NEW YORK – After weeks on a warlike footing and suffering thousands of deaths, New York’s governor said Monday that the state appears to be on the “descent” from its apex of coronavirus cases.
New York is approaching a quarter-of-a-million confirmed coronavirus cases and more than 14,000 deaths. What was anticipated to be a mountain-shaped peak on the statistical curve has been more of a plateau, but at a very high level for an extended period.
“The question now is, assuming we are off the plateau and we are seeing a descent — which the numbers would suggest we are seeing a descent — the question is now, how long is the descent and how steep is the descent?” Governor Andrew Cuomo said. “And nobody knows — just the way nobody knew how long the ascent was.”
New York is the hardest hit state in the United States. It has been 51 days since its first diagnosed case of COVID-19, the disease caused by the coronavirus.
The governor said indicators including persons being hospitalized with the virus and those being put on ventilators continue to come down, albeit very slowly. The state’s emergency rooms are still over capacity, but not in the way they were just days ago. But he quickly cautioned that New York is not yet out of danger and that although deaths have dropped, they remain “horrifically high” – 478 on Sunday.
“This is cause and effect on steroids,” Governor Cuomo told reporters at his daily briefing in the state capital, Albany. “What we do today will determine tomorrow: We make smart decisions, you will smart outcomes in two weeks; we make bad decisions, you will see bad outcomes in two weeks.”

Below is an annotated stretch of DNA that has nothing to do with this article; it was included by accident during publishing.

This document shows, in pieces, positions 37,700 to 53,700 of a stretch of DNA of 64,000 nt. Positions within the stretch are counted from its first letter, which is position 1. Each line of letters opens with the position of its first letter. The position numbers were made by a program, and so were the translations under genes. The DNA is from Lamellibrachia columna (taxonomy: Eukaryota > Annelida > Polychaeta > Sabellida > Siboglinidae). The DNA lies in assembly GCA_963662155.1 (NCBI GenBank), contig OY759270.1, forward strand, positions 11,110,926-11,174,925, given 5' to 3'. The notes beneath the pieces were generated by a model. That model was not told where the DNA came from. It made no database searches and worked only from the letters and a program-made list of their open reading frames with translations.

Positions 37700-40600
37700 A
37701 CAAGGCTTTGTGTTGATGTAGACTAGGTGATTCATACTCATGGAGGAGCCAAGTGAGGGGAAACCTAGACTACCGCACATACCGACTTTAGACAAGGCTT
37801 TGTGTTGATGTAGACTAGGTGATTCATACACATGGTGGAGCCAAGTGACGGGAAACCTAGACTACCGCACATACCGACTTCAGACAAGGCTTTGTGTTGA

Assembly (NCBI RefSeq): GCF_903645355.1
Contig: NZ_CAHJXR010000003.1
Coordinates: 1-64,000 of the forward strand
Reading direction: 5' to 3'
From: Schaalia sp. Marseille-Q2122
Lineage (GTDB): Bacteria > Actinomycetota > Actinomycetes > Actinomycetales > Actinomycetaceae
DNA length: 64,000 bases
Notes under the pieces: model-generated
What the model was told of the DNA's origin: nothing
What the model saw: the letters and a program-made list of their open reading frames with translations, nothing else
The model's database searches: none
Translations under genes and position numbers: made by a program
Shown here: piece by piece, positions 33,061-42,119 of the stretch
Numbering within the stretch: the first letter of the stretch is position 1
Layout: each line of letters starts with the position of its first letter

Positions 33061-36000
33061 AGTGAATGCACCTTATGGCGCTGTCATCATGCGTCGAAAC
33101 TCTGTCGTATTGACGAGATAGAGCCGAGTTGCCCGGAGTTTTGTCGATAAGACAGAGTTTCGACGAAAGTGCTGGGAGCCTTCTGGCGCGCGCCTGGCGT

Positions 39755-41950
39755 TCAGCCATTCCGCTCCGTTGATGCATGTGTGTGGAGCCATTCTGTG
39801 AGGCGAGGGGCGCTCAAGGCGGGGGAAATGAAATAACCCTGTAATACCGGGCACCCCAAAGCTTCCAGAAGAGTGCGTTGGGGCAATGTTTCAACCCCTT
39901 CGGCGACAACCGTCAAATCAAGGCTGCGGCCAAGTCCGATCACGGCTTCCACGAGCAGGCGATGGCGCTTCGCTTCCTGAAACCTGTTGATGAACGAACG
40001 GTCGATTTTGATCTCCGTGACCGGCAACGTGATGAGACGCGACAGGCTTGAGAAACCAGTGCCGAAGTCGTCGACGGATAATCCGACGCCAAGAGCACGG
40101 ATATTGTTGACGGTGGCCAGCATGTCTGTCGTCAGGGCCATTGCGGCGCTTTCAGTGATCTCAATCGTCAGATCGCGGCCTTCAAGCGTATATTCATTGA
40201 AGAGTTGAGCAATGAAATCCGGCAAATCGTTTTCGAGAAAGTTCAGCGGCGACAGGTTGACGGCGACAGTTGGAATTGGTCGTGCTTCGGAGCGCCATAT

Non-essential business closures and social distancing continue to remain in effect statewide until at least May 15.
The governor has repeatedly said that testing will be a crucial element in helping the state restart its economy.
“We are starting the largest antibody test ever done today in New York,” the governor said. He said about 2,000 people statewide would be randomly tested to see if they have contracted the virus and developed antibodies to it.
New York is also participating in a drug trial of the anti-malaria drug hydroxychloroquine at about 20 hospitals. The governor said the state is sending its results Monday to the Food and Drug Administration and the Centers for Disease Control and Prevention, which are overseeing the study.